We want to sort of think about top of funnel, we wanna think about what's that moment that someone is paying a bill and they think this is really, really painful, is it because it's midnight and they kind of wanna go to bed and they paying the bill to make sure they get pay-on-time discount.

Is it that they're paying a bill for the third time in a month and they've missed out on this large discount they should be getting, what is that problem and sort of validate and prove that value proposition. So it becomes a little about, you know, refining the value proposition and looking at digital marketing and advertising.

It's not really about building a product at this point. It's actually about trying to understand if you have an audience, hopefully we do and hopefully then step from that point to conversion. So people are being driven to a landing page and then becomes about what is that landing page look like? What's the experience they're getting? Is it a personalised experience? Can we use data to actually show them what they they wanna see? And does it resonate with them? Or do they bounce away? And if they do bounce, can we get them back? Can we retarget them and hopefully at that point, they decide, yep, this looks good.

This is a product I want and they register and if they register, then we've hit that goal for that user, so at this point, we haven't actually built a product.

And the product will come after this, the products are coming soon.

This is really just sort of a step before that and the thing that's interesting I guess about this is it really talks then to the kind of team you're gonna need, in that first phase, I've always thought about, you know, I don't have enough engineering resources yet, when are we going to get engineering resources, I need to build stuff, but in this case, the most important person, the person I'm gonna work with first is a marketer, they're gonna have a marketer, because we really want someone that can help me craft the value proposition, knows about digital advertising, knows about content marketing, can kind of drive that awareness and that conversion piece, if they are converting and they're landing on the landing page, then I want a website developer that can build that and we can change it regularly.

So at this point, I haven't yet got an engineer and if we've got people registering, we wanna talk to them, we wanna understand what kind of features would engage them, but actually use phase one to build a roadmap for phase two and then and so we want a UX designer at that point and then finally, well wanna be part of the team, of course.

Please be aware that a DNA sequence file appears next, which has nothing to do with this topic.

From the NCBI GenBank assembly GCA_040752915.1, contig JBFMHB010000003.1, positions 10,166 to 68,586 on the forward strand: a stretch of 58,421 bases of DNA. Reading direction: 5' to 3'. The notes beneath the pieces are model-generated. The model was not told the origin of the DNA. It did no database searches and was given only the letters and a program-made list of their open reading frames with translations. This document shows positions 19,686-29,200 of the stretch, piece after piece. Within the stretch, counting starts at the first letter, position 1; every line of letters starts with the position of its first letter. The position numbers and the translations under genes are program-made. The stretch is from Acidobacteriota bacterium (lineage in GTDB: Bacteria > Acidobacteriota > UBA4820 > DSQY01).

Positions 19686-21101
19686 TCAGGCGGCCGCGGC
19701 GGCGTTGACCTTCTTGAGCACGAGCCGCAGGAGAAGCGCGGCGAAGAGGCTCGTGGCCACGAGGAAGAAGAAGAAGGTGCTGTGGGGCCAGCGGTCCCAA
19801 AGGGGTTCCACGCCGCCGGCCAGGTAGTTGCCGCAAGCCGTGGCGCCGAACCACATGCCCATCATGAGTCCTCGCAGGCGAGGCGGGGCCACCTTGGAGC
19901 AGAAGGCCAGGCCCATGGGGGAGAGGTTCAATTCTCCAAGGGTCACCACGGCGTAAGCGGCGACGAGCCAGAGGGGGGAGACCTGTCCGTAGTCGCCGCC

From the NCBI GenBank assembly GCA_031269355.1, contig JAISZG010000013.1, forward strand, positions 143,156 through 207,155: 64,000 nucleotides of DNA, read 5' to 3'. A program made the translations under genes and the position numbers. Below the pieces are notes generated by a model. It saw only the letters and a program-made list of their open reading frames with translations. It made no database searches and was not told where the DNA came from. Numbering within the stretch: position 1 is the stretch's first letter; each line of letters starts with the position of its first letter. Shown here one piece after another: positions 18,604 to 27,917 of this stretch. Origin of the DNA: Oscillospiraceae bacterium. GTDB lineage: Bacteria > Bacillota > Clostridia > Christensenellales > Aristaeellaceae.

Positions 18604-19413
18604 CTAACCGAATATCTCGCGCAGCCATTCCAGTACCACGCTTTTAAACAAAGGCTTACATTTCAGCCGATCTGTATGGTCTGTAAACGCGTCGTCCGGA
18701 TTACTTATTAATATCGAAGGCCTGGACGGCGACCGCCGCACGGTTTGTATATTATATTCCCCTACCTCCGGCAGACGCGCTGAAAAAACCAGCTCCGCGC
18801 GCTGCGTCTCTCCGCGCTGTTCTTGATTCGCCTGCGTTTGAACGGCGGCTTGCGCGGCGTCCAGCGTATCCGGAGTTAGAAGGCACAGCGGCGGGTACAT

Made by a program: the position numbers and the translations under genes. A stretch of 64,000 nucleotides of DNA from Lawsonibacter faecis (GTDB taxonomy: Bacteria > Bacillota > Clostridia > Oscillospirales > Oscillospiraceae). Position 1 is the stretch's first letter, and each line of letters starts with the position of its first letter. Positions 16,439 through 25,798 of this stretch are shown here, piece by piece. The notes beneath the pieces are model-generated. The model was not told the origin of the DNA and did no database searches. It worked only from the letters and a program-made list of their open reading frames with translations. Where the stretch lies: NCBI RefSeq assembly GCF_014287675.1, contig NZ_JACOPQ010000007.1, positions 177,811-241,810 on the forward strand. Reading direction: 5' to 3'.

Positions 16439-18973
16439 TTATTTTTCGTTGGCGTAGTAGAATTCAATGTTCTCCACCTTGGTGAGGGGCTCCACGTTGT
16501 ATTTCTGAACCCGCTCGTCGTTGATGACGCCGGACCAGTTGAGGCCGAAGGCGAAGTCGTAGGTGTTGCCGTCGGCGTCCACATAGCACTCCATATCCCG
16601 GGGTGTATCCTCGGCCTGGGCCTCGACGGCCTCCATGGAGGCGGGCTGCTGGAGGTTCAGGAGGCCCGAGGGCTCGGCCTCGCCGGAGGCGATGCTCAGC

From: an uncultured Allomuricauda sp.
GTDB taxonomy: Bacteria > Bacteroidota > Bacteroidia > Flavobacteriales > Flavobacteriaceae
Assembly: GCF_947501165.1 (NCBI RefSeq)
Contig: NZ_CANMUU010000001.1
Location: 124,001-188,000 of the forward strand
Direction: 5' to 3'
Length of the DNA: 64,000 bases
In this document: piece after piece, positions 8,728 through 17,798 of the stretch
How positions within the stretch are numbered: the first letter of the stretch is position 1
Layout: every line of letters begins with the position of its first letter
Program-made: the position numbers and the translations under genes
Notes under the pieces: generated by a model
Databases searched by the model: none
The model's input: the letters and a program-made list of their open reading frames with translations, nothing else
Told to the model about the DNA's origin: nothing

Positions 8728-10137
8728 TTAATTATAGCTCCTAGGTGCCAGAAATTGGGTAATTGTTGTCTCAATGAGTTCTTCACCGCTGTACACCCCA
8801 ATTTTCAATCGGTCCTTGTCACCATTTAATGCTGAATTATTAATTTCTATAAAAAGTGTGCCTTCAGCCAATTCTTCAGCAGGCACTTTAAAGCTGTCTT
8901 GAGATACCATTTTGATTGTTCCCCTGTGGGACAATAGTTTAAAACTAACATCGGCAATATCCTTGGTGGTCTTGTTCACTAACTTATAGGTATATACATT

So you need a product manager, so we've got a team here. And this is what we did with with FlickPay, MessageMedia. We had a single goal, we were driving to it, we had this small team of four people, we had a goal up on the board and we were looking at it and we were thinking about it.

Then we were engaged about driving towards this, these initiatives are maybe what we should be doing, but the team works out what they do day to day, they work out what's gonna drive this goal and what used to happen was a CEO had asked me, why aren't you building any features? I think we should be building more features and it was a pretty simple answer when I took him through the strategy.

I said, well, we're not building features, 'cause we don't have any users and if you don't have any users, then there's no point having features.

So we're driving and focusing on a user base first. So that became something that was really important to me and worked really well.

And so at this point, you driving into this goal and two things could happen, you hit the goal or you don't. Now if you don't hit the goal, maybe that's a good time to accept that this product doesn't work.

It's a good time, to say actually, failure is an option and we should stop and we should pivot maybe to do something else.

Or we should just completely stop at that point. Hopefully, hit the goal or maybe actually the goal was too high or was too low.

Really, it's about focusing the team and you'll have learned a lot more by then, let's say that we move on, we move on to phase two, so now the team shifts, the focus of the team shifts to engaging the audience, getting them to pay bills and so let's have a look again at what that means.

So now it's all about easy bill payment.

It's about adding billers, it's about adding payment methods, paying with digital wallets from transaction accounts, reminders and retargeting to bring people back into the platform and it's about managing money and making scheduled payments and limits and alerts, et cetra.

And the team changes as well, at this point, the team ramps up to be a software engineering team, we've got to build capability, we need payment services, we need all sorts of things to happen.

So we need a software engineering team, we need a partnership manager and we have the base team there as well.

And so we've gone from four people to 10 and the cost is massively scaled up.

But that's okay, because we actually know we've got a user base.

We actually know that we're solving a problem that's worth solving and so kind of we're not betting it so much, we know what we're doing. And so again, I used to get asked at MessageMedia from the CEO or stakeholders, when are we gonna monetize this thing.